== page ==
In the South Korean cultural setting in the North America, what is worthwhile is to have more—always more—even at the cost of others having less or having nothing.
For them, to be is to have and to be the class of “the haves”.
Therefore, the South Korean Churches cater to what people want. It is more a vendor of goods and services than a community of the Kingdom of God.
When the idea of a God formed in one generation by one set of human beings becomes to be meaningless and powerless in another generation, it is quietly discarded and replaced by a new God as the primitive shamanism was removed from the community to accommodate more powerful and adorned deity.
Each generation has to create the image of god that works for it.
That is why modern Christians have decaffeinated, defanged, laundered, purified, and universalized the tribal Yahweh God of Old Testament into a modern, responsive, refined, peace-loving and fast food type of a contextualized** and syncretized** God.
**anchor baby is a term also called a jackpot baby used to refer to a child born in the US to illegal immigrants or non-citizens. The term refers to the role of an illegal alien’s child as a US citizen, in facilitating immigration under the birthright clauses in the immigration act. The anchor baby is a pejorative term that most Americans despise them because these babies exhaust the national revenues and burden the educational institution while they do not contribute any expenses as taxpayers.
As about 5,000 late-term pregnant women of South Koreans annually travel to the US to deliver the same numbers or more babies in the US Hospital for the US citizenship, I boldly suggest that Apostle Paul needed Jesus to propagate his syncretized** version of Judaism to the Jewish community. Some say Christianity should be called Paulianity.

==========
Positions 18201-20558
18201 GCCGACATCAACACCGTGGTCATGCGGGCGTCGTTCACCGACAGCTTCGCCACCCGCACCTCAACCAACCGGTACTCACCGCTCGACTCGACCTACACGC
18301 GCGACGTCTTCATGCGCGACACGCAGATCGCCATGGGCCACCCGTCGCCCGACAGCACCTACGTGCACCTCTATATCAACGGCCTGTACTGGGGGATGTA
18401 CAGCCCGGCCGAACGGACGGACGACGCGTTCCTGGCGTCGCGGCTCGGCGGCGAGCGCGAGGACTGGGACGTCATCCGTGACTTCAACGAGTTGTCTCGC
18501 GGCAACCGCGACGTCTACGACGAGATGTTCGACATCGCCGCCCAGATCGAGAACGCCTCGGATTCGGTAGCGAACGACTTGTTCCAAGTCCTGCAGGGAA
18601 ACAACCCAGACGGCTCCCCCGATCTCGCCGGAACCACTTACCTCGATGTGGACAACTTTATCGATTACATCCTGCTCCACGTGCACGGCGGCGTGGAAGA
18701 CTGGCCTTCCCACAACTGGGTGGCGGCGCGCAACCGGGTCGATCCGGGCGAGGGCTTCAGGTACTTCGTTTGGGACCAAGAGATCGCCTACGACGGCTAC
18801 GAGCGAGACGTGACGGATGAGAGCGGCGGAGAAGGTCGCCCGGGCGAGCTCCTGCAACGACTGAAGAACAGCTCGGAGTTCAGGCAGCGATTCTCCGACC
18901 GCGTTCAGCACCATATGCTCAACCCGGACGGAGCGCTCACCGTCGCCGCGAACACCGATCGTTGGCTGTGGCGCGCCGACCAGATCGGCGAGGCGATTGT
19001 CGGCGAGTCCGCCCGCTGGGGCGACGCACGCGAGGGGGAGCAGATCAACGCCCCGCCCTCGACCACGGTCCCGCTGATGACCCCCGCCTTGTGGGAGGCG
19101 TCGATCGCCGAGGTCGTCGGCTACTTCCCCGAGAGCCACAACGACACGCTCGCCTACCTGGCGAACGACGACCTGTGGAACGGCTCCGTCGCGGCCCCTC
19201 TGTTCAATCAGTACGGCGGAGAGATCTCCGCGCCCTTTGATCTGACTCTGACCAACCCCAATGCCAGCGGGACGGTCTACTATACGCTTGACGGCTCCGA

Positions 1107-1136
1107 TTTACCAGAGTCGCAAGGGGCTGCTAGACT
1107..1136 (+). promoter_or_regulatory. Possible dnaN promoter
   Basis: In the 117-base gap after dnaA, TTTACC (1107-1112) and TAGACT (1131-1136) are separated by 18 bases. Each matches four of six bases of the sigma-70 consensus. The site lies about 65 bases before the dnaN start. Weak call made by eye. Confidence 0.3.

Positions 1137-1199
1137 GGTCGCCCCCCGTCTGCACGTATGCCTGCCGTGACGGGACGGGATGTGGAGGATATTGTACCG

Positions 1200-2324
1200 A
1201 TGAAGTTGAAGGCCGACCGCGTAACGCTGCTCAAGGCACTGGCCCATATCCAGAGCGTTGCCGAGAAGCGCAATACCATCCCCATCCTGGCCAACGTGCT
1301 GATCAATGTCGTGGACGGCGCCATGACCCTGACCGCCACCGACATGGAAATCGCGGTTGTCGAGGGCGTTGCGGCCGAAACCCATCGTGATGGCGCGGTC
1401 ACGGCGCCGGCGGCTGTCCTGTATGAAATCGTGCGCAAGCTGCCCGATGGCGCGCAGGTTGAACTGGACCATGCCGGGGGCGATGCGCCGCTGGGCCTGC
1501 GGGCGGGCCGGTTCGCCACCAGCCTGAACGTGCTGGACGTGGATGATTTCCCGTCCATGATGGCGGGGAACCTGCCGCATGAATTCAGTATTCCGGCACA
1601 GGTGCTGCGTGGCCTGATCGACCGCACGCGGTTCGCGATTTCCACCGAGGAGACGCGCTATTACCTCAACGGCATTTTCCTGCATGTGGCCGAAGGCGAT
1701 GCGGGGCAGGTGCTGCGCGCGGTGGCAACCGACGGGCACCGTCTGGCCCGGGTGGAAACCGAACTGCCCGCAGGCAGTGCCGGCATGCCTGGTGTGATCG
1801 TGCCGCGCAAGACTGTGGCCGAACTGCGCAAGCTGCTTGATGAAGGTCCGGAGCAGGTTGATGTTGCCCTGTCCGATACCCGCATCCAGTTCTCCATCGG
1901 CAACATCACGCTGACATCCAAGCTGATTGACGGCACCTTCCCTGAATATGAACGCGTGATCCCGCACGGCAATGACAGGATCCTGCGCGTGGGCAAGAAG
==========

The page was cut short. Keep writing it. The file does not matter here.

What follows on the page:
**contextualization is a term used in the study of Bible in relation to their relevant cultural settings in order to communicate the Christian teachings in cultures which had not previously experienced them.
Contextualization is broadly used by secular, religious and political groups to render their message into different settings by adjusting or accommodating words, phrases or meanings into understandable contexts in respondent cultures.
**syncretism refers to the attempt to bring together beliefs from several different and often contradictory schools of thought. Many modern theologians lay claim that most religions have either now or in the past practiced a certain degree of syncretism.
Mainstream Christianity for instance, has incorporated much Judaic thought, and also picked up practices along the way that were not a part of early Christianity.
When we celebrate Christmas with Christmas trees, and feasts, we hearken back to Pagan rituals that were swept up and incorporated into Christianity in an effort to convert non-Christians.
If you hunt Easter eggs at Easter, you’re not only celebrating the resurrection of Christ but also adding Greek and Roman pagan ritual to your beliefs as a Christian.
Syncretism cannot be defined without an understanding of contextualization since two processes are interrelated.